Prime Minister and Health Minister opens Blacktown/Mt Druitt Clinical School
Prime Minister of Australia The Hon. Julia Gillard MP and Federal Minister for Health and Ageing, The Hon. Nicola Roxon MP officially opened the multi-million dollar University of Western Sydney Blacktown/Mt Druitt Clinical School today.
Based at Blacktown Hospital in Sydney's Greater West, the Blacktown/Mt Druitt Clinical School is one of the key training sites for the UWS School of Medicine.
UWS medical students use the Clinical School facilities and the adjacent Hospital to learn their clinical and diagnostic skills while being mentored by senior specialists, nurses and allied health professionals.
This partnership between UWS, NSW Health, Western Sydney Local Health District and the Australian Government has delivered a $20.6 million facility constructed at Blacktown Hospital.
The new three-storey facility comprises:
- A research centre which has dedicated spaces for clinical trials, scientific research laboratories and community-based research.
- An innovative multidisciplinary teaching clinic which provides a one-stop service for patients with gastrointestinal and pelvic floor disorders.
- A Clinical School comprising medical library, tutorial rooms for clinical teaching, academic and support staff offices and overnight accommodation for students on-call.
- A 161-seat lecture theatre for use by UWS and Blacktown/Mt Druitt Hospital staff.
- Student common room facilities.
- An internal courtyard.
- A link way connecting the facility to the Hospital.
The Prime Minister and Minister for Health and Ageing toured the facility and met UWS medical, nursing and allied health students, Clinical School staff and patients.
Joining them were Michelle Rowland MP, Federal Member for Greenway; Ed Husic MP, Federal Member for Chifley; Chris Hayes, Federal Member for Fowler; Ray Williams MP, State Member for Hawkesbury representing NSW Health Minister Jillian Skinner MP; Danny O'Connor, Chief Executive NSW Health Western Sydney Local Health District; and adjunct Associate Professor Dominic Dawson, General Manager of Blacktown/Mt Druitt Hospital
University has received outstanding support from all levels of Government, NSW Health and the local community to establish the School of Medicine and its Clinical Schools.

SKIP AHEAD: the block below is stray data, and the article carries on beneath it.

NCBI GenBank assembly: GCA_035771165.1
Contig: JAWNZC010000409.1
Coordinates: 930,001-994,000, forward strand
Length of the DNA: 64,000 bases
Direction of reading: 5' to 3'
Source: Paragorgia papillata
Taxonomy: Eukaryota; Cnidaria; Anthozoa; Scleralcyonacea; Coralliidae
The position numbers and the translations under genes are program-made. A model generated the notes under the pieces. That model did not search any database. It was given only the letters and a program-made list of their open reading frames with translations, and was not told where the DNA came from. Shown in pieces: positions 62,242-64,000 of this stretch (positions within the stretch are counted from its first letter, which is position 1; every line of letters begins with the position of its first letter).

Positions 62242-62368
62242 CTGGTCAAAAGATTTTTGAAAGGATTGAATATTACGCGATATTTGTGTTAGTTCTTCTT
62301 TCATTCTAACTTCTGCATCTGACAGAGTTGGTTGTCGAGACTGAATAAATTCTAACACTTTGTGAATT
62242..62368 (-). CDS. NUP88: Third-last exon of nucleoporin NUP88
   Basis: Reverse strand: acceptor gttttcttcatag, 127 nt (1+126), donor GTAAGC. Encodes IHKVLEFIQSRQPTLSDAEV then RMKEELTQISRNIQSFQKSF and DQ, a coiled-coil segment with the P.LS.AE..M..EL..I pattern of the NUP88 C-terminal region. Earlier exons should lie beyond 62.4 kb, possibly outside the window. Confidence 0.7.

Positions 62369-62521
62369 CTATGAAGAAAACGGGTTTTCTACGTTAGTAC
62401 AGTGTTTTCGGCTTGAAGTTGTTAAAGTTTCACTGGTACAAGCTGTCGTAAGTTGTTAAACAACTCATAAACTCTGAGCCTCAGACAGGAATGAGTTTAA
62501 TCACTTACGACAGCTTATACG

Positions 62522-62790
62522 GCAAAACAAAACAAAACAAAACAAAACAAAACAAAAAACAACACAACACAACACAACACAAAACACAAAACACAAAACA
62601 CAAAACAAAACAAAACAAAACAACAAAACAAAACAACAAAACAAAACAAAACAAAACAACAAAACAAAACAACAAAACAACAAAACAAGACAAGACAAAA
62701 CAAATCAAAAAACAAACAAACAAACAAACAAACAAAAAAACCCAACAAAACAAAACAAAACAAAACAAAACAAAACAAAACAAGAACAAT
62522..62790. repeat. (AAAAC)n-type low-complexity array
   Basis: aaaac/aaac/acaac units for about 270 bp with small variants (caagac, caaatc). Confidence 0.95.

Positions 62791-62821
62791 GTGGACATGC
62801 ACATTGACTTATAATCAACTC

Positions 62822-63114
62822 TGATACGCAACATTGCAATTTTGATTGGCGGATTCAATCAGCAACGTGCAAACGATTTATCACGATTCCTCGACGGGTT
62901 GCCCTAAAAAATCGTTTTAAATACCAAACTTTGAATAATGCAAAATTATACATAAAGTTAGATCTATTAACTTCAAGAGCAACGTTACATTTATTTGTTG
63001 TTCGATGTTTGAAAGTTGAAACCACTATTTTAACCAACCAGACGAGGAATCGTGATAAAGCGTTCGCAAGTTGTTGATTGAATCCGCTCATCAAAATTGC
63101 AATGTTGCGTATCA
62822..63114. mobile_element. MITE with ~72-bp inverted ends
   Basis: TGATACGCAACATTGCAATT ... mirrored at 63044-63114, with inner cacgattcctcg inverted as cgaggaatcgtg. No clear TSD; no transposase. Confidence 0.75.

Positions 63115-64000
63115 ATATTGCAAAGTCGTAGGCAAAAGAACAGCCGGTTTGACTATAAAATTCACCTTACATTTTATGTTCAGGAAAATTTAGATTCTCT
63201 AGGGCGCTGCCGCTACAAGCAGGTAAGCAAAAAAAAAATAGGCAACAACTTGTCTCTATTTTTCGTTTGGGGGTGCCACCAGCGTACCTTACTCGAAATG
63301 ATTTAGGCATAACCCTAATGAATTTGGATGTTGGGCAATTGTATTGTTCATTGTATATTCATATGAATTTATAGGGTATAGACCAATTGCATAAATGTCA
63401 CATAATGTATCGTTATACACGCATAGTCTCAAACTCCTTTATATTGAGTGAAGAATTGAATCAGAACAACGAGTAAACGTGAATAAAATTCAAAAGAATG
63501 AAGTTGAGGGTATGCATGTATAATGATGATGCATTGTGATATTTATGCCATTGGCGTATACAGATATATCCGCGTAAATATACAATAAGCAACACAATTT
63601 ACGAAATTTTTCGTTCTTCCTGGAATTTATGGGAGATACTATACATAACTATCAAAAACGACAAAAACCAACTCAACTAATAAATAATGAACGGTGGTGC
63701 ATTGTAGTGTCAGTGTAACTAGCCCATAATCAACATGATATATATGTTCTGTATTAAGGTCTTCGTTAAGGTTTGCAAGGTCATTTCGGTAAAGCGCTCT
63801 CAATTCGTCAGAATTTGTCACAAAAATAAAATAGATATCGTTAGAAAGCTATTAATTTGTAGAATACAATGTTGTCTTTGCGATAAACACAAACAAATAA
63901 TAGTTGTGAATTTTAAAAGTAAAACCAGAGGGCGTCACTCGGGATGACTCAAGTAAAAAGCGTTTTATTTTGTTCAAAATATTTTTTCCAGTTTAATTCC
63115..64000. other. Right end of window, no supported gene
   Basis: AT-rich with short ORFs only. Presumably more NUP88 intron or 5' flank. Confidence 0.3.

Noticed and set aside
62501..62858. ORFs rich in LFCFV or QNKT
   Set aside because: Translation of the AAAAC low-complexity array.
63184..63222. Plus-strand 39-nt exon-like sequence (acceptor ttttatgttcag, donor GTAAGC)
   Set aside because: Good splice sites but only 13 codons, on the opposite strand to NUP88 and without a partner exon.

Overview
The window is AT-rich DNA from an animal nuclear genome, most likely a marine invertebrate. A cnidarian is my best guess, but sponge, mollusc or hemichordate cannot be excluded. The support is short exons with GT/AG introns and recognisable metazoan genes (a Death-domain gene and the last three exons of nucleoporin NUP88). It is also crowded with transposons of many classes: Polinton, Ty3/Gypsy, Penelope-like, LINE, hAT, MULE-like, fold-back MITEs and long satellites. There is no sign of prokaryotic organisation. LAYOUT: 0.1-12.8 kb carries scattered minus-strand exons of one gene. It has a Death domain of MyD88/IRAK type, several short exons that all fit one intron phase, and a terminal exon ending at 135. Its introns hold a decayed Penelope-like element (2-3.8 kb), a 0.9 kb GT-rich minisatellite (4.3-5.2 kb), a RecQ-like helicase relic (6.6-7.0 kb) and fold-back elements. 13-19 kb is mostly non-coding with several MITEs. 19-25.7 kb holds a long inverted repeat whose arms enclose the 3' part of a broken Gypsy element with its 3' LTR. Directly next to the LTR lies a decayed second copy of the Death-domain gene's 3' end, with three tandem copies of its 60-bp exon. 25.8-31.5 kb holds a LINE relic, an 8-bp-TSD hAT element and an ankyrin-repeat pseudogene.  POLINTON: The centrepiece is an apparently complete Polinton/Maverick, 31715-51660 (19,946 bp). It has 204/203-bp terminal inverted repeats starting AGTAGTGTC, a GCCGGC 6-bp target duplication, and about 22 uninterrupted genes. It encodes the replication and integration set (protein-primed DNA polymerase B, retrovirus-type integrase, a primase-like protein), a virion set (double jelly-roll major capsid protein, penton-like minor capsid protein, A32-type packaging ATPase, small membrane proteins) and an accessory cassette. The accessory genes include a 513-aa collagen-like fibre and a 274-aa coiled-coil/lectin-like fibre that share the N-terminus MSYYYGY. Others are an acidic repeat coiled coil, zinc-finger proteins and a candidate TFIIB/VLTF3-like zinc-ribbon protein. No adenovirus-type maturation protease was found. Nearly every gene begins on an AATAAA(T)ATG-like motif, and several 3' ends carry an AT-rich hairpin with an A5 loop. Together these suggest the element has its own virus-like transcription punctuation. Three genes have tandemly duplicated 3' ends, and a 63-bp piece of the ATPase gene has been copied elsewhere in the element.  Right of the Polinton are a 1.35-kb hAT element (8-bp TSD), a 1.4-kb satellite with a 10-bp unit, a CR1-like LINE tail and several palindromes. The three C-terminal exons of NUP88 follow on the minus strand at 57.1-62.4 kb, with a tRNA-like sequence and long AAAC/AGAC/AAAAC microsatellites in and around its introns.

The UWS School of Medicine is not only helping to alleviate the shortage of doctors working in Greater Western Sydney, but it is also helping expand teaching, medical research and clinical leadership in the Greater Western Sydney region by drawing more professors and researchers to its hospitals and surrounding health services.
UWS medical students in the first two years of their degree spend a few hours each week at the Blacktown/Mt Druitt Clinical School developing their clinical skills such as interacting and communicating with patients, conducting examinations and making a diagnosis, and learning how to use medical technology.
In their third, fourth and fifth year many of the UWS MBBS students have fulltime clinical attachments at Blacktown/Mt Druitt Hospital developing their clinical and diagnostic skills in a wide variety of specialties.
The new building also houses an innovative multidisciplinary teaching and research clinic which provides a one-stop service for patients with gastrointestinal and pelvic floor disorders.
The clinic has the potential to directly improve the lives of 200,000 people in Western Sydney. It draws together medical, nursing, psychology and allied health specialists to provide the holistic care these patients with complex and chronic health problems.
The new clinic is also revolutionising healthcare training allowing UWS medical, nursing and allied health students, such as those studying physiotherapy and psychology, to train together, in preparation for their future careers working together. Students from one health discipline are placed with a professional from another in one shared clinical setting to help build an appreciation and understanding of other health professions.
The first cohort of medical students from the UWS School of Medicine will graduate in December this year. Around 60 per cent of UWS medical students are from Greater Western Sydney.
The Australian Government has contributed Commonwealth-supported medical places as well as major capital development funding for infrastructure.
The NSW Government has supported the establishment of the Clinical School by providing the land, supporting clinical training placements, and funding for four clinical Professor appointments and research Fellows.
19 October 2011